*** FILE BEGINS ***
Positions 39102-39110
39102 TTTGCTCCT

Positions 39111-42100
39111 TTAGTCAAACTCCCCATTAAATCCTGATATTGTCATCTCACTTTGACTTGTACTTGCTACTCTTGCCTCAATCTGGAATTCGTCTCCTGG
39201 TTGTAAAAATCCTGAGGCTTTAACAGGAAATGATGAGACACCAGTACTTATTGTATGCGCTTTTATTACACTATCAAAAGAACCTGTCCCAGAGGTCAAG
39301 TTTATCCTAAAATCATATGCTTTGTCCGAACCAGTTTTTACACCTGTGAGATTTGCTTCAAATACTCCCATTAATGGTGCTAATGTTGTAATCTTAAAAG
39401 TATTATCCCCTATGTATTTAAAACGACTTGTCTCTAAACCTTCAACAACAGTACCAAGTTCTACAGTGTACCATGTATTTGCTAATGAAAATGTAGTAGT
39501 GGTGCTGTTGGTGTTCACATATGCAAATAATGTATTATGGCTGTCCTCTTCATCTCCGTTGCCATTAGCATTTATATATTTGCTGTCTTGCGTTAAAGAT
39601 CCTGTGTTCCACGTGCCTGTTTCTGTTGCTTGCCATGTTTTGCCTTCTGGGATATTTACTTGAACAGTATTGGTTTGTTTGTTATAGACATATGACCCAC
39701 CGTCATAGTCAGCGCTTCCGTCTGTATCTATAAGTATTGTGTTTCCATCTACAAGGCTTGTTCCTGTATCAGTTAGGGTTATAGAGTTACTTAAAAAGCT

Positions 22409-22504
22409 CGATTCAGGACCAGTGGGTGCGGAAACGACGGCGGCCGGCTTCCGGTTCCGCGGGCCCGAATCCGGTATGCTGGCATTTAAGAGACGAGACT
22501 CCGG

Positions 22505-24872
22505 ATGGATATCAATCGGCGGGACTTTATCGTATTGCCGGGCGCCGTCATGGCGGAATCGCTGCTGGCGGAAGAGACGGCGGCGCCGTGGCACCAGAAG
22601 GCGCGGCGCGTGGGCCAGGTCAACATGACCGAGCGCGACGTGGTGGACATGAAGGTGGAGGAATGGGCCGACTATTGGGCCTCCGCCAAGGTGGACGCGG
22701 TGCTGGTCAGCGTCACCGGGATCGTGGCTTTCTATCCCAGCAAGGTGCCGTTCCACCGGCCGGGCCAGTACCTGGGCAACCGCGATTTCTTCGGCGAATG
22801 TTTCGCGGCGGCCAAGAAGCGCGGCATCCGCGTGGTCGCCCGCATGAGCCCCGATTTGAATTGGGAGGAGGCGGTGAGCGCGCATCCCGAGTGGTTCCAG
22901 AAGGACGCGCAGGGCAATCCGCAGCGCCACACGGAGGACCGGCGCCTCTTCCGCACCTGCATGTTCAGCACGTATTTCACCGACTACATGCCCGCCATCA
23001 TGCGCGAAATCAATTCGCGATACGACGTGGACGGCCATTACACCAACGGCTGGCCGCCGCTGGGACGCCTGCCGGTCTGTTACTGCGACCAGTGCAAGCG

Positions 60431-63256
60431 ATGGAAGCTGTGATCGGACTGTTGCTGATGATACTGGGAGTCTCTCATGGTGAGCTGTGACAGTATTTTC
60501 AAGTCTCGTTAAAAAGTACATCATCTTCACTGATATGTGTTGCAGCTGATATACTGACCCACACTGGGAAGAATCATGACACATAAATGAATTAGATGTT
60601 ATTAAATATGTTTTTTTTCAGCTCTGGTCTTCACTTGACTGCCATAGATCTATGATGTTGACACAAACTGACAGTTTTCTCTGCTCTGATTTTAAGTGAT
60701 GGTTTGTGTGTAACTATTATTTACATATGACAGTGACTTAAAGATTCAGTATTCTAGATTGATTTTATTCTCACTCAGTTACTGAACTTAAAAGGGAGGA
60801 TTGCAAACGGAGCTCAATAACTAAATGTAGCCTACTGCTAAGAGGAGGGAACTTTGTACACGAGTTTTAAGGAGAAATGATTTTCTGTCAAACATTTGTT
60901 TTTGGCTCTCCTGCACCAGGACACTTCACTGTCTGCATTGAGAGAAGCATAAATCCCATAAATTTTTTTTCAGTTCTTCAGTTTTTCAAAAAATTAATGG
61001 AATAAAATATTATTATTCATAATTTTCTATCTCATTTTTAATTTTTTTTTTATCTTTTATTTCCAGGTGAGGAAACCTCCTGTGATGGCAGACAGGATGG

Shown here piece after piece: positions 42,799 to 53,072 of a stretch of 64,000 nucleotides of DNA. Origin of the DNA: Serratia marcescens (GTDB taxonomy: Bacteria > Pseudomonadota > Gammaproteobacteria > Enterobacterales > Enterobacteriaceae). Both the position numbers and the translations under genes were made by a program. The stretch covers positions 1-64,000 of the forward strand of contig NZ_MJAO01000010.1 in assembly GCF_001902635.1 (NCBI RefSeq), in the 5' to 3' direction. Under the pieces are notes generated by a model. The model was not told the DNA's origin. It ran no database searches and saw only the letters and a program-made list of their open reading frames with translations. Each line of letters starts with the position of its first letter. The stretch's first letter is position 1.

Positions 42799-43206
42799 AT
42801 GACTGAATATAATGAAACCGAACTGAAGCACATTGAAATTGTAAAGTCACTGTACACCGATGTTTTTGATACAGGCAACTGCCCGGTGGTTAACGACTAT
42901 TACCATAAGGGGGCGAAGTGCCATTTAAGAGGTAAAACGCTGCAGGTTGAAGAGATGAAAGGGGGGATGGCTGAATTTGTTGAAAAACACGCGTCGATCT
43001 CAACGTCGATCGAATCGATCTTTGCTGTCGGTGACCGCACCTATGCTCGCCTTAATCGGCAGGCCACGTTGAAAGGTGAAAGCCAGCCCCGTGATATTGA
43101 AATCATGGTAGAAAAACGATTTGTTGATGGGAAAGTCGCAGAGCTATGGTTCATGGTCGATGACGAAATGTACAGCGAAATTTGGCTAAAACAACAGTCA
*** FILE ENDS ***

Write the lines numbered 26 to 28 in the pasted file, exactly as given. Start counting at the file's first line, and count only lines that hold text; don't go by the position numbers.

60801 TTGCAAACGGAGCTCAATAACTAAATGTAGCCTACTGCTAAGAGGAGGGAACTTTGTACACGAGTTTTAAGGAGAAATGATTTTCTGTCAAACATTTGTT
60901 TTTGGCTCTCCTGCACCAGGACACTTCACTGTCTGCATTGAGAGAAGCATAAATCCCATAAATTTTTTTTCAGTTCTTCAGTTTTTCAAAAAATTAATGG
61001 AATAAAATATTATTATTCATAATTTTCTATCTCATTTTTAATTTTTTTTTTATCTTTTATTTCCAGGTGAGGAAACCTCCTGTGATGGCAGACAGGATGG